Lad os spørge igen: Har vi nået målet med vores vision om den fjerde dag i marts 1933? Har vi fundet vores lykkelige dal?


Jeg ser en stor nation på et stort kontinent velsignet med en stor rigdom af naturressourcer. Dens hundrede og tredive millioner mennesker er i fred indbyrdes, de gør deres land til en god nabo blandt nationerne. Jeg ser et USA, der kan demonstrere, at under demokratiske styreformer kan national rigdom omsættes til en spredt mængde af menneskelige bekvemmeligheder, der hidtil er ukendt, og den laveste levestandard kan hæves langt over niveauet af ren eksistens.


Men her er udfordringen for vores demokrati: I denne nation ser jeg titusinder af dens borgere - en væsentlig del af hele befolkningen - som i dette øjeblik nægtes størstedelen af, hvad de aller laveste standarder i dag kalder nødvendighederne af livet.


Jeg ser millioner af familier, der forsøger at leve af indkomster, så beskedne, at familiekatastroferne hænger over dem dag for dag.


Jeg ser millioner, hvis dagligdag i byen og på gården fortsætter under forhold, der blev betegnet som usømmelige af et såkaldt høfligt samfund for et halvt århundrede siden.


Jeg ser millioner nægtet uddannelse, rekreation og muligheden for at forbedre deres lod og deres børns lod.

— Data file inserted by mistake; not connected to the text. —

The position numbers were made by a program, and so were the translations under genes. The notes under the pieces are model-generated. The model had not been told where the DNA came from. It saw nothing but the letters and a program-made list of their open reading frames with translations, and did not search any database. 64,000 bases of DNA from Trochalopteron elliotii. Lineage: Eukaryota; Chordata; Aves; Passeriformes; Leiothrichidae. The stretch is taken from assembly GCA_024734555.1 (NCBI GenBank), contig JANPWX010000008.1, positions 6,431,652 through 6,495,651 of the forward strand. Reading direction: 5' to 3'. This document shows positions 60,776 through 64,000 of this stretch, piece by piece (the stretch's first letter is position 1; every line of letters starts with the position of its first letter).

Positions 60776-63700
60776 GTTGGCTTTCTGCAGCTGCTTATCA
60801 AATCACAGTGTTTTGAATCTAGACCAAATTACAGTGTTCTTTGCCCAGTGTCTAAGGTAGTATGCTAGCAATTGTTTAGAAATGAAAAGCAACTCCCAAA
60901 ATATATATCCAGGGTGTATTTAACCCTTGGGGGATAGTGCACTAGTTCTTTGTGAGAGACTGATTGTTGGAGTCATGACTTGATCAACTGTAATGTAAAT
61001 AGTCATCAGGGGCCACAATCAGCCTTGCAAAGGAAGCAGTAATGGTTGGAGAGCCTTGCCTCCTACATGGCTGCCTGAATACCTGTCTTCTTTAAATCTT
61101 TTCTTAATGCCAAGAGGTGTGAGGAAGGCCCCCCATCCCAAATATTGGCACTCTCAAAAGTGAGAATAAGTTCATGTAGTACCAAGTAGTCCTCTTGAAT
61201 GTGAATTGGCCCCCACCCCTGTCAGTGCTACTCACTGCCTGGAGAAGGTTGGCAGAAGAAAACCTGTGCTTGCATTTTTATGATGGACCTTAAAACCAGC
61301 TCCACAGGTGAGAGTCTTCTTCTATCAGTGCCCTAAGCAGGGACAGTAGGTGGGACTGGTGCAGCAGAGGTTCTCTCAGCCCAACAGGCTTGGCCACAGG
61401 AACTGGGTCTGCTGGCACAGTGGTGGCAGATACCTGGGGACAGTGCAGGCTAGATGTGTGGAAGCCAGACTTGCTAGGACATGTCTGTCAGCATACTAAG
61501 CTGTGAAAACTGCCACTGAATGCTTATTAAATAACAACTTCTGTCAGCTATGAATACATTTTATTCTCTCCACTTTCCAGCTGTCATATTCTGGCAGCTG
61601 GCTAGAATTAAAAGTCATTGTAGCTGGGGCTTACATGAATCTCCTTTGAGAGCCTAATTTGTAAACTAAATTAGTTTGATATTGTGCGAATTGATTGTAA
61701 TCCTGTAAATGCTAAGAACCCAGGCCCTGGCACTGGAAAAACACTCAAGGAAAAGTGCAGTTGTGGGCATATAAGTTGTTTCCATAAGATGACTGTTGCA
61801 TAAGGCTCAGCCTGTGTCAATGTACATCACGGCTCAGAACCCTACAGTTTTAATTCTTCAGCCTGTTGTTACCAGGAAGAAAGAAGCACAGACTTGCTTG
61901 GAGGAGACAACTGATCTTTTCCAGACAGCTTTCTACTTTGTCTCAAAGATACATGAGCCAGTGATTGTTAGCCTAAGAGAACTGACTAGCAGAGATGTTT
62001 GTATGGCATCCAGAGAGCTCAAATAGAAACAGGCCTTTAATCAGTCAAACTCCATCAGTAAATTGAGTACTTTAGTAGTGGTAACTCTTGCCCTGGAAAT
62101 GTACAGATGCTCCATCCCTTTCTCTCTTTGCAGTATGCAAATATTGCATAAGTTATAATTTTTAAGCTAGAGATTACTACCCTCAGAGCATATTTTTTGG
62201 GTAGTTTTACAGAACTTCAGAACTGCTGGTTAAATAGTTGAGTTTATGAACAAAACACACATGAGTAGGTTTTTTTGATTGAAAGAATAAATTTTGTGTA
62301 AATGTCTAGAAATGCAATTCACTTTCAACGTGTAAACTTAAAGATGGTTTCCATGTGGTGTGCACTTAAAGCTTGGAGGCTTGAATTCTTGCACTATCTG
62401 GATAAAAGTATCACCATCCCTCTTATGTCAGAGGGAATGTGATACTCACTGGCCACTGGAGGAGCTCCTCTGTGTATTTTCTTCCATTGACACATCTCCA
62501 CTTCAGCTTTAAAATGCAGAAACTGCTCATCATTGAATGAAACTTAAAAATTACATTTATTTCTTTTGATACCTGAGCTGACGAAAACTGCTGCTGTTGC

Jeg ser millioner mangle midler til at købe produkter fra gård og fabrik og ved deres fattigdom at nægte arbejde og produktivitet til mange andre millioner.


Jeg ser en tredjedel af en nation dårligt indkvarteret, dårligt klædt, dårligt ernæret.


Det er ikke i fortvivlelse, at jeg tegner det billede til dig. Jeg maler det for dig i håb - fordi nationen, der ser og forstår uretfærdigheden i den, foreslår at male den ud. Vi er fast besluttet på at gøre enhver amerikansk borger til genstand for sit lands interesse og bekymring, og vi vil aldrig betragte nogen trofast lovlydig gruppe inden for vores grænser som overflødig. Prøven på vores fremskridt er ikke, om vi tilføjer mere til overflod af dem, der har meget, det er, om vi giver nok til dem, der har for lidt.